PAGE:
- The development of an individual will invariably be in the direction of his ideal, and will partake largely of the nature and character of that ideal. ... Is the object of his thought lofty in its character, so is he. Is it low, so is he. We rise or fall, we ascend or descend, according to our ideals.
- William H. Crogman, "The Importance of Correct Ideals" (1892), in Talks for the Times (1896)
- The tradesman scarcely ever gives an ideal worth to his work, but is ridden by the routine of his craft, and the soul is subject to dollars.
- Ralph Waldo Emerson, “The American Scholar,” Addresses and Lectures, Complete Works (1883), vol. 1, p. 85
- Let the will embrace the highest ideals freely and with infinite strength, but let action first take hold of what lies closest.
- Franz Grillparzer, “Rule of Life” (1815)
- I still endure repression at the hands of the pigs, as do my peers. I still take a principled stand against this repression. But above all else, I am working on bringing my peers into a principled ideological and political consciousness that will give them discipline and a cause to struggle for, while simultaneously imparting to them the correct methods of mass based struggle. The pigs’ response continues to be to isolate me. Their violence has proven futile. Even in this most totalitarian of environments, innovation and relentless commitment to an ideal has proven, to my satisfaction, that the oppressive institutions are not invulnerable. Fear is our greatest hindrance. Fear and half measures. They can isolate me, but they cannot isolate an ideal.
- Kevin Rashid Johnson, Defying the Tomb: Selected Prison Writings and Art of Kevin Rashid Johnson (2010), p.
- There are as many gods as there are ideals. And further, the relation of the true artist and the true human being to his ideals is absolutely religious. The man for whom this inner divine service is the end and occupation of all his life is a priest, and this is how everyone can and should become a priest.
- Friedrich Schlegel, Philosophical Fragments, P. Firchow, trans. (1991) § 406
- A great affliction of all Philistines is that idealities afford them no entertainment, but to escape from boredom they are always in need of realities.
- Arthur Schopenhauer, “Aphorisms on the Wisdom of Life,” Parerga und Paralipomena, E. Payne, trans. (1974) Vol. 1, p. 345
- When men of the better class form a society for promoting some noble or ideal aim, the result almost always is that the innumerable mob of humanity comes crowding in too. ... Some of them will slip into that society, or push themselves in, and then either soon destroy it altogether, or alter it so much that in the end it comes to have a purpose the exact opposite of that which it had at first.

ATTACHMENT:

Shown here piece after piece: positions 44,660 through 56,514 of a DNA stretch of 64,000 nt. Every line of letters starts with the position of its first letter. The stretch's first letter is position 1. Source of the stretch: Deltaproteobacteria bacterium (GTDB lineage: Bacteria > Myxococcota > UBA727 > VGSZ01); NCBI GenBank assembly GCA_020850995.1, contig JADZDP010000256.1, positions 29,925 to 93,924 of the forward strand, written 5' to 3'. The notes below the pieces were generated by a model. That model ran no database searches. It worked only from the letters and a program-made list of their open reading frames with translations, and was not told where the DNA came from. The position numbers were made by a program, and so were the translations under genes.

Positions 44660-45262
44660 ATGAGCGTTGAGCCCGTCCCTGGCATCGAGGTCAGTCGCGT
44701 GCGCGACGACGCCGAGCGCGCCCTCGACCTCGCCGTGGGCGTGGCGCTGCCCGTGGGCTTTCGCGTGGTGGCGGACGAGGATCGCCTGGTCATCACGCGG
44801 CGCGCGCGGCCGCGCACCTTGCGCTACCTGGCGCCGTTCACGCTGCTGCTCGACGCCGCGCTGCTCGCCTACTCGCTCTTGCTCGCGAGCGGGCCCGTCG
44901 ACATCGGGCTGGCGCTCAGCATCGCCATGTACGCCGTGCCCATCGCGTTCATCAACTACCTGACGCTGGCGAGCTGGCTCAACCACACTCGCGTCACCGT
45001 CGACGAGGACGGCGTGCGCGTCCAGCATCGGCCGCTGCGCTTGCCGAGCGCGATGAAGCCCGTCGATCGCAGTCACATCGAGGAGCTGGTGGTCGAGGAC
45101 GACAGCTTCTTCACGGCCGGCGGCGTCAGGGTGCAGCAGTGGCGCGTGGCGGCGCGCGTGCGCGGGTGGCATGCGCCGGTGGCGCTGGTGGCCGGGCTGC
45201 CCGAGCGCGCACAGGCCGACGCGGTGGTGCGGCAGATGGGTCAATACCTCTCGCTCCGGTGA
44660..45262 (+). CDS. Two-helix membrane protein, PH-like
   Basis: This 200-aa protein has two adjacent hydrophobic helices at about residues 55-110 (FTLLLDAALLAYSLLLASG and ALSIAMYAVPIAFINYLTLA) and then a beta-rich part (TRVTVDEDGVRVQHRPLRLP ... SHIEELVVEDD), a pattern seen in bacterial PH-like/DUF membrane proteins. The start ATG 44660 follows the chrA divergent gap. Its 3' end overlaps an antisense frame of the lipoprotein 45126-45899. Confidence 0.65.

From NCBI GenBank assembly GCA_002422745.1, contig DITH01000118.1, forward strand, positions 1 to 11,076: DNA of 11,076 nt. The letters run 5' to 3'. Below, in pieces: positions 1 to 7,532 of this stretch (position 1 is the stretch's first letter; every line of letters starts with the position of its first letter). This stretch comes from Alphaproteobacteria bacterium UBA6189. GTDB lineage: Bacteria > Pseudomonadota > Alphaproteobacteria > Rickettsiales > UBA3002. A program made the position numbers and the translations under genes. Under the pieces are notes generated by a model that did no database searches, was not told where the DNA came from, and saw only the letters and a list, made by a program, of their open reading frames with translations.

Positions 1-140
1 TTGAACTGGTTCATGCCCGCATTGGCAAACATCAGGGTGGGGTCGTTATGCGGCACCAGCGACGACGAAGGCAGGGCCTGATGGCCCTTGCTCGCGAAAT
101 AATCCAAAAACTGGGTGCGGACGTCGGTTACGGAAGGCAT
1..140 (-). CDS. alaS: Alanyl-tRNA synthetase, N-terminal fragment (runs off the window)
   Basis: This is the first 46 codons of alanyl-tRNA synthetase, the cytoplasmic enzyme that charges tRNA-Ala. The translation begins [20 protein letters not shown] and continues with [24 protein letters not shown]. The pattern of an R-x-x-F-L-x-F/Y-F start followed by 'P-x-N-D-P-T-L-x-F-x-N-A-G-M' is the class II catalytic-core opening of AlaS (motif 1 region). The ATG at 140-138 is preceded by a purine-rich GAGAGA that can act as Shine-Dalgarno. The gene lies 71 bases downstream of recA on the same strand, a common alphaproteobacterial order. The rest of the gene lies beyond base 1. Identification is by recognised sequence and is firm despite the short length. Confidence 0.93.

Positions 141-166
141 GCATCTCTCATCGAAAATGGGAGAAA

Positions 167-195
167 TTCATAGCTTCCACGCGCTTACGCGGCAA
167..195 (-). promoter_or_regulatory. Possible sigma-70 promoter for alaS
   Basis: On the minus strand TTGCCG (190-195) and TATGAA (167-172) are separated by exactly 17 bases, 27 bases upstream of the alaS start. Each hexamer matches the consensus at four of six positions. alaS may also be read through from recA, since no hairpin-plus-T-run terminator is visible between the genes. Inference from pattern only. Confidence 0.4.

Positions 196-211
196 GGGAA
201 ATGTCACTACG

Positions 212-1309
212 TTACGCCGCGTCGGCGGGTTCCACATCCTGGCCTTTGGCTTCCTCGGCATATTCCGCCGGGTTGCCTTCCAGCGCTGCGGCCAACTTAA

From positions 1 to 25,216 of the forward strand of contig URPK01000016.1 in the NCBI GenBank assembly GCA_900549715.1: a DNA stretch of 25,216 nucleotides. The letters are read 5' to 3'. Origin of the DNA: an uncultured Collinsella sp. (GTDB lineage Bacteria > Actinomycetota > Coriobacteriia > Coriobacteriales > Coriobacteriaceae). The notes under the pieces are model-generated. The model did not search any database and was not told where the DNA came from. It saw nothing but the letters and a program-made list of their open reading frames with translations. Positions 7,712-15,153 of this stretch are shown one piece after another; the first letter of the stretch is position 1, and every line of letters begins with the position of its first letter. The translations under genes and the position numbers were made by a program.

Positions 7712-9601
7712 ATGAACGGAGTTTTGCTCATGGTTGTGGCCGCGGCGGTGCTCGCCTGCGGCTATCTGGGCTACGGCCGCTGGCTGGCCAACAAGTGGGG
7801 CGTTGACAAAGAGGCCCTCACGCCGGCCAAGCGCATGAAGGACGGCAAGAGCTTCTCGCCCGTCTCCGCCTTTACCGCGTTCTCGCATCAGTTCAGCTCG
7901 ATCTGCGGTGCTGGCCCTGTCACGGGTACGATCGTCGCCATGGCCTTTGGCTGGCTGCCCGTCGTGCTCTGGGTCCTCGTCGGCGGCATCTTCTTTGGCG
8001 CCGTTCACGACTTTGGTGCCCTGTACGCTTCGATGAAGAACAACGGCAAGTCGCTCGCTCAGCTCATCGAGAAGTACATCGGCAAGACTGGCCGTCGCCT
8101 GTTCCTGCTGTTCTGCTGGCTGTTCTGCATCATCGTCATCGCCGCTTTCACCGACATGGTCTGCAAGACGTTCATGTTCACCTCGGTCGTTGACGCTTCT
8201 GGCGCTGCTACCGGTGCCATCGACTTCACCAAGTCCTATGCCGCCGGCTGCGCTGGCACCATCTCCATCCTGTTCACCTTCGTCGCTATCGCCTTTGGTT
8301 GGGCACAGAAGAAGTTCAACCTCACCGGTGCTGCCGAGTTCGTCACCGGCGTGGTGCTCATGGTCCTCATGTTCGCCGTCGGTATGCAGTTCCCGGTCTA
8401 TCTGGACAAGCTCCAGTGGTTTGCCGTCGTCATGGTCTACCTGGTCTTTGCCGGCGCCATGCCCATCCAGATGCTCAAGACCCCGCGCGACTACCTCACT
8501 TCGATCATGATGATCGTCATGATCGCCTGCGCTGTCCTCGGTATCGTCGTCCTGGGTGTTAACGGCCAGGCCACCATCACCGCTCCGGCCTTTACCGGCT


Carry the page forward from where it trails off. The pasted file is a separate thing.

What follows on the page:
- Arthur Schopenhauer, Counsels and Maxims, T. B. Saunders, trans., § 9
- Place before thyself the ideal of perfection, not that of happiness, for by doing what makes thee wiser and better, thou shalt find the peace and joy in which happiness consists.
- John Lancaster Spalding, Aphorisms and Reflections (1901), p. 114
- As soon as the higher ideal is put before us, all false ideals will fade away as the stars fade away when they meet the sun.
- The further you progress, the higher the ideal of perfection toward which you strive rises.
- “Nothing but ambition, nothing but the desire to get on, that's all there is in his soul,” she thought; “as for these lofty ideals, love of culture, religion, they are only so many tools for getting on.”
One of the first major steps in the direction of modern skepticism came through the victory of Occam over Aquinas in a controversy about language. The statement that modi essendi were replaced by modi significandi et intelligendi, or that ontological referents were abandoned in favor of pragmatic significations, describes broadly the change in philosophy which continues to our time. From Occam to Bacon, from Bacon to Hobbes, and from Hobbes to contemporary semanticists, the progression is clear: ideas become psychological figments, words become useful signs. ...
To one completely committed to this realm of becoming, as are the empiricists, the claim to apprehend verities is a sign of psychopathology. Probably we have here but a highly sophisticated expression of the doctrine that ideals are hallucination and that the only normal, sane person is the healthy extrovert, making instant, instinctive adjustments to the stimuli of the material world.
- Richard Weaver, Language is Sermonic (1970), p. 37